CC Sabathia and the Yankees go for their 10th straight win tonight against the Braves.
Each of the Yankees' nine wins during their streak have come against teams with a winning record. According to the Elias Sports Bureau, this marks the first time in franchise history that the Yankees have won nine consecutive games, all against teams with a winning record.
WHERE’S THE HEAT?
The Yankees hot stretch has been fueled by a starting pitching staff that leads the majors in June in ERA (1.97) and wins (11). However, the one pitcher that has been the “deadweight” in the rotation during this run is the Yankees ace, CC Sabathia, who takes the mound tonight at Yankee Stadium.
Yankees Starters in June
Sabathia has a 3.86 ERA in three starts this month, which is by far the highest among any of the Yankee starters in June. He is also the only Yankee starter to suffer a loss this month.
In his most recent start – against the same Braves lineup last week – he allowed a season-high 10 hits and four runs.
The Braves tagged his fastball for nine hits in 17 at-bats, and his heater averaged 91.6 MPH, its lowest velocity in a start since April 17.
In fact, Sabathia’s velocity has been down this entire season. His average fastball is 92.1 MPH, compared to 93.3 in the first half last season.
One encouraging sign, from his recent start against the Braves was a filthy slider that got a season-high 11 outs. Opponents are now 4-for-31 (.129) with 15 strikeouts in at-bats ending in a slider over his last three starts, and he leads MLB with 59 strikeouts with the slider this season.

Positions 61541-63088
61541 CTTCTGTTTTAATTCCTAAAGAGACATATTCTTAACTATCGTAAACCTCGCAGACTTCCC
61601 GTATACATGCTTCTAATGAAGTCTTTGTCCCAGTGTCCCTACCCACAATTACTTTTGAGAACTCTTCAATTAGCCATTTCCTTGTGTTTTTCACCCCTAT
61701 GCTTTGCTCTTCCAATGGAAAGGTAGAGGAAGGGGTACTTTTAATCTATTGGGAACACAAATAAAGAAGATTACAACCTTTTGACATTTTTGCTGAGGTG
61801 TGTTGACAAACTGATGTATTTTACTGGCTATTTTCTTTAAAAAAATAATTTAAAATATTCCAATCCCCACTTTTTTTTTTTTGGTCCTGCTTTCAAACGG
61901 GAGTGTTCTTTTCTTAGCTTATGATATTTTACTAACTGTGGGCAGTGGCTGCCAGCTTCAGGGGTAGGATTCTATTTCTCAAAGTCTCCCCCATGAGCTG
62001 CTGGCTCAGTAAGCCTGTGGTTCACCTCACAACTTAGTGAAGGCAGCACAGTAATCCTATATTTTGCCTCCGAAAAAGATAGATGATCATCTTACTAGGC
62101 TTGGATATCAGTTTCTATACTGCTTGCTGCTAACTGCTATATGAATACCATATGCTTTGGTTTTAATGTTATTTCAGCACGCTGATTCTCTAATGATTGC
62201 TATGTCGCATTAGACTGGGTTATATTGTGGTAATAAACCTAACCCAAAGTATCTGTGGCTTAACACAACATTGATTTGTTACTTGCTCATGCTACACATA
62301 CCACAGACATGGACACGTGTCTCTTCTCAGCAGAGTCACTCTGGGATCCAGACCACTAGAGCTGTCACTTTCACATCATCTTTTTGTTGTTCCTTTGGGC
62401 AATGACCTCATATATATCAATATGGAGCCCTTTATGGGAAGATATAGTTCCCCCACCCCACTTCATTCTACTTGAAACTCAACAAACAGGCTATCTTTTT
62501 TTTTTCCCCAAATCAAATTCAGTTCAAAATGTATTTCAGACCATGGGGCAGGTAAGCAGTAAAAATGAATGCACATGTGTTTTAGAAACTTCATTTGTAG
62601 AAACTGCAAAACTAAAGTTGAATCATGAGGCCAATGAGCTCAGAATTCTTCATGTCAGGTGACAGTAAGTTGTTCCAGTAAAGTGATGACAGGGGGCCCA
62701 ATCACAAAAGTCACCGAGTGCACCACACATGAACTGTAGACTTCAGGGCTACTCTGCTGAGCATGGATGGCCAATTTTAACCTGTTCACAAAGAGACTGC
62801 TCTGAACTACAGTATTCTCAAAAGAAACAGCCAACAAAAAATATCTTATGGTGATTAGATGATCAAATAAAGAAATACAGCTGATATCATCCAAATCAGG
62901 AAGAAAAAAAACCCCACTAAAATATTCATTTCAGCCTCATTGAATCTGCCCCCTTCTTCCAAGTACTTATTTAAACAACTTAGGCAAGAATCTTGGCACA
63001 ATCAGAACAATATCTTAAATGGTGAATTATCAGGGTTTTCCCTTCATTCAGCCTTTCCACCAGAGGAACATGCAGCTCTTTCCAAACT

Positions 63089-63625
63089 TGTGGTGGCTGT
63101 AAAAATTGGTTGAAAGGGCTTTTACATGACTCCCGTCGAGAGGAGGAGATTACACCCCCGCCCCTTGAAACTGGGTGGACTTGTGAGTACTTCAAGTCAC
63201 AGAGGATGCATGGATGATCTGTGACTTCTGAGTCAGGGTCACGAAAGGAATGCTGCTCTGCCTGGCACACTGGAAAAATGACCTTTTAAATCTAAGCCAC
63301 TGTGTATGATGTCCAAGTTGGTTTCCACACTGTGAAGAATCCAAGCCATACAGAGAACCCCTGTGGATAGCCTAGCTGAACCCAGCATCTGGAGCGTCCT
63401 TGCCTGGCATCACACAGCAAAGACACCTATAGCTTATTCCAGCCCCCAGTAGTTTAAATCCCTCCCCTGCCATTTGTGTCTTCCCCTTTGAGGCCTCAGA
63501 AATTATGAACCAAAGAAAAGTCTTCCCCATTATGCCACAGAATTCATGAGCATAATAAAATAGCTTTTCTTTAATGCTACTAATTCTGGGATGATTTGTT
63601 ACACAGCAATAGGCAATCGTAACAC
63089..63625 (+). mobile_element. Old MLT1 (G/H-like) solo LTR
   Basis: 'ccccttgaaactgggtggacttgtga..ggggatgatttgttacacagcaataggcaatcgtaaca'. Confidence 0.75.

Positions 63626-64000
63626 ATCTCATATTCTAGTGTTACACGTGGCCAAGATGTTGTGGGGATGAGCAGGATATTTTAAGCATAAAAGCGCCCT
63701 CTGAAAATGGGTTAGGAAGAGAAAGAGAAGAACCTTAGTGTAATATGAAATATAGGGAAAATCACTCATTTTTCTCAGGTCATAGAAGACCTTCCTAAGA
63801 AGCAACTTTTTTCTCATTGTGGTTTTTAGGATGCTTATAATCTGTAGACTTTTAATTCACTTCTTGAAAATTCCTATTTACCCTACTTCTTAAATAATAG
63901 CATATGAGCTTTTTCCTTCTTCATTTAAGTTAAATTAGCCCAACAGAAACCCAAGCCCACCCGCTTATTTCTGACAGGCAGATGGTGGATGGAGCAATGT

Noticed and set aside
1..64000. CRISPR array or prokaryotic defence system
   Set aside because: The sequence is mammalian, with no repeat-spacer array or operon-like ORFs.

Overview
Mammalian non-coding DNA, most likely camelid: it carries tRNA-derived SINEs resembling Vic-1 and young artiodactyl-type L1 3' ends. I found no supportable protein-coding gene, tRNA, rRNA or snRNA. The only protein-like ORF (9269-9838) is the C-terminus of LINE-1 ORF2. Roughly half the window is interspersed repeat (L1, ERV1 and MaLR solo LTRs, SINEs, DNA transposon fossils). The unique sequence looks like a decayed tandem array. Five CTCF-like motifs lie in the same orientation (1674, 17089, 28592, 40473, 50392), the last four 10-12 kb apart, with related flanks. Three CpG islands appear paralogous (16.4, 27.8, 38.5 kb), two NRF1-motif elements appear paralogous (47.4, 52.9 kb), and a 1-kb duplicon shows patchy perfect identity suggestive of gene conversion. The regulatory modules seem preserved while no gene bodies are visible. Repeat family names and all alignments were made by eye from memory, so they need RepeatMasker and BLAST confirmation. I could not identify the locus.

NOT A MINOR PROBLEM
Mike Minor has struggled for much of this season, allowing at least six earned runs in five starts this season, which is tied for the most such starts in the majors.
Mike Minor With RISP
His performance with runners in scoring position has really declined this year compared to 2011. He has been hit hard in those situations, as eight of his 13 hits allowed with RISP have gone for extra bases.
However, Minor has pitched better in his past two outings, including his most recent start against the Yankees last week, allowing two runs over 12⅓ combined innings.
He’s done it by increasing the use and effectiveness of his slider. He has thrown 33 sliders in his last two starts (one every six pitches) and opponents have just one hit with three strikeouts in six at-bats ending in the pitch.
In his first 10 starts, he threw his slider one every 12 pitches and he got just one strikeout while allowing four hits in 10 at-bats ending in the pitch.
SEARCHING FOR RUNS
The Braves are averaging just two runs per game in their last seven contests, during which they have just one win, and have been shut out in back-to-back games for the first time since 2009.